U.S. Dept. of Commerce: New Online Privacy Rules Needed

The U.S. Department of Commerce recommends a new privacy bill of rights and an enforceable privacy code of conduct for online firms.

By Grant Gross
Thu, December 16, 2010

IDG News Service — The U.S. government should create an online privacy bill of rights and an enforceable code of conduct for Internet firms handling consumer data and tracking Web users, the U.S. Department of Commerce has recommended.

An Internet privacy policy paper, released by the Commerce Department Thursday, recommends that the U.S. Federal Trade Commission should have the authority to enforce the privacy code of conduct, which would be developed with input from Web companies, consumers and other groups.

The privacy paper, which represents the policy views of President Barack Obama's administration, would represent a major change in the way the U.S. government looks at regulation of privacy on the Internet. The administrations of former Presidents Bill Clinton and George W. Bush largely allowed Web companies to operate without major privacy rules, allowing them instead to create their own standards in the Internet's infancy.

But the Internet has matured, and Web users need to be confident their personal data is secure and not being misused, said Gary Locke, secretary of the Commerce Department. "Self regulation without stronger enforcement is not enough," he said during a press conference. "Consumers must trust the Internet in order for businesses to succeed online."

"Some uses of personal information are essential to delivering services and applications over the Internet," the report said. "Some commercial data practices, however, may fail to meet consumers’ expectations of privacy; and there is evidence that consumers may lack adequate information about these practices to make informed choices. This misalignment can undermine consumer trust and inhibit the adoption of new services."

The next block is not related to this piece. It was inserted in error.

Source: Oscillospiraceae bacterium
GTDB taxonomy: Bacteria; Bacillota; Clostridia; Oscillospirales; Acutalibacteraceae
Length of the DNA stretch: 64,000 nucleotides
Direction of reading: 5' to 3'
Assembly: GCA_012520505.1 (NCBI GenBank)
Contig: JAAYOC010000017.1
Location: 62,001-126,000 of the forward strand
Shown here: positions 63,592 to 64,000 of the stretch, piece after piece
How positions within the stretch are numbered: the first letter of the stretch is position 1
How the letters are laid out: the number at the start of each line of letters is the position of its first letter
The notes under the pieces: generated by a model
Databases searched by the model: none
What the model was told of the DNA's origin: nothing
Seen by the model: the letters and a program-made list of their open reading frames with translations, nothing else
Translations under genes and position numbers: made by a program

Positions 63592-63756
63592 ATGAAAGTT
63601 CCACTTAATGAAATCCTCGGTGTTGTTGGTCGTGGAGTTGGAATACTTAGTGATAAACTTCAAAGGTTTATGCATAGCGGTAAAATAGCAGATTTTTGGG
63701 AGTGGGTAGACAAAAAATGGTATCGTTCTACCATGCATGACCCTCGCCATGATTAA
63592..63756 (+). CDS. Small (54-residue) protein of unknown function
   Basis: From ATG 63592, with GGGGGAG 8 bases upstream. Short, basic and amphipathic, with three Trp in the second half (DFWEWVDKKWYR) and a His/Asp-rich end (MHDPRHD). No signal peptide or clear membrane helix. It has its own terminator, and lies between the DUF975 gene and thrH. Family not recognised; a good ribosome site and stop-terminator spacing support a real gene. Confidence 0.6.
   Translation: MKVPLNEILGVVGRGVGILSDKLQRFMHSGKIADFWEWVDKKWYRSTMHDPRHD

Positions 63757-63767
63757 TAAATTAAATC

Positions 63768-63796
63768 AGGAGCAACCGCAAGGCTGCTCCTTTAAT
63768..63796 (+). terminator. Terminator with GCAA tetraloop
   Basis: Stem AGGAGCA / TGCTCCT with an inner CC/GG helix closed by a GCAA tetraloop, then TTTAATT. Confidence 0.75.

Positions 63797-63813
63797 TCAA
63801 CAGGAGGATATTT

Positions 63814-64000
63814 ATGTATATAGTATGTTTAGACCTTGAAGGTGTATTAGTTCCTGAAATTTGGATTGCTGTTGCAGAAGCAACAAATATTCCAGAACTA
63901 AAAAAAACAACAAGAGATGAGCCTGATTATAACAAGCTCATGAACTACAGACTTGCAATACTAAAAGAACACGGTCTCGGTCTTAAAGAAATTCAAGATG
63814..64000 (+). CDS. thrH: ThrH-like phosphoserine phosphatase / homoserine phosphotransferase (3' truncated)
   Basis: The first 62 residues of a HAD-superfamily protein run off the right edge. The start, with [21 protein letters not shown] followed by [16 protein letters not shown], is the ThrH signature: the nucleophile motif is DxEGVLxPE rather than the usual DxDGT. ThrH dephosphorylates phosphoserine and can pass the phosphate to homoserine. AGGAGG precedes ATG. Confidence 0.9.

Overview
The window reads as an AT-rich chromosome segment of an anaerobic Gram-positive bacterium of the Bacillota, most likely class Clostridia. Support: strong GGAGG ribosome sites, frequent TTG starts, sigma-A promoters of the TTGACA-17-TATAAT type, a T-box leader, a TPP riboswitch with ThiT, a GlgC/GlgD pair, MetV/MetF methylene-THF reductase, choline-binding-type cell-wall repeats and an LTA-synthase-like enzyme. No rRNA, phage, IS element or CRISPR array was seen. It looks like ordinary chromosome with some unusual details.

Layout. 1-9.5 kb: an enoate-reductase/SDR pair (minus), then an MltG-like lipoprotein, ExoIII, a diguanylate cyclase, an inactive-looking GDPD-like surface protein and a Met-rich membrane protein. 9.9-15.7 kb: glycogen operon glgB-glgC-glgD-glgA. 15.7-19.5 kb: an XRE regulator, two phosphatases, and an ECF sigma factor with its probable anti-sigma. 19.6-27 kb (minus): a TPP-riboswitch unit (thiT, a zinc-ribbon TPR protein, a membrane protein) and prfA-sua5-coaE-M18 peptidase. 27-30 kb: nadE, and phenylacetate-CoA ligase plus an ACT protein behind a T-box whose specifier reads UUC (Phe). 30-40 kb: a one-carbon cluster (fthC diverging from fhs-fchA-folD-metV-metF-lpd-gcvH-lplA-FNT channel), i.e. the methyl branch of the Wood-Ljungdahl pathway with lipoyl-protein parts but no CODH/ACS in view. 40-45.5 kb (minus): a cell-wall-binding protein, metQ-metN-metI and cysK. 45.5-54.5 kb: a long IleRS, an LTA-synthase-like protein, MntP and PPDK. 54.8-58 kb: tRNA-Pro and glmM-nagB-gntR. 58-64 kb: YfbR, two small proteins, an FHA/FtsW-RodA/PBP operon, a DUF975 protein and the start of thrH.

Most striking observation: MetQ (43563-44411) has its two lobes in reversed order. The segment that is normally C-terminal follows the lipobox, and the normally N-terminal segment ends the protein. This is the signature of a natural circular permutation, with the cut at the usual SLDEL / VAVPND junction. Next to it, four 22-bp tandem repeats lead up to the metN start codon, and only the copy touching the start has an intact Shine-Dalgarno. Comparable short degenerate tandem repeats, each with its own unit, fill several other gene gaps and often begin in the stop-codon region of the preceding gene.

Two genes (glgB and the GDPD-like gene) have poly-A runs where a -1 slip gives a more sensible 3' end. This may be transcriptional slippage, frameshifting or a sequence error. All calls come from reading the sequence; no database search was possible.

The Commerce report follows an online privacy paper from the FTC, which recommended a do-not-track feature in browsers earlier this month. A do-not-track mechanism would be one tool to protect consumers online, said Daniel Weitzner, associate administrator for policy at the National Telecommunications and Information Administration, part of the Commerce Department.

The widespread use of the Internet has created "voluminous and detailed" stores of personal information on a range of devices, the report said.

The proposed policies, open for comment from interested groups, would establish a privacy bill of rights would require companies to be more transparent about their use of online consumer information and to provide more detail about why data is collected and how it is used. The proposed bill of rights would put clearer limits on the use of data and require online companies to increase audits and other accountability mechanisms, the report said.

In addition, the report recommends that the Commerce Department create a privacy policy office that would work with the FTC and other agencies to examine commercial uses of personal information and evaluate whether gaps in privacy protections exist. The office would also help develop industry-specific privacy codes of conduct, with input from companies, consumers and other groups.

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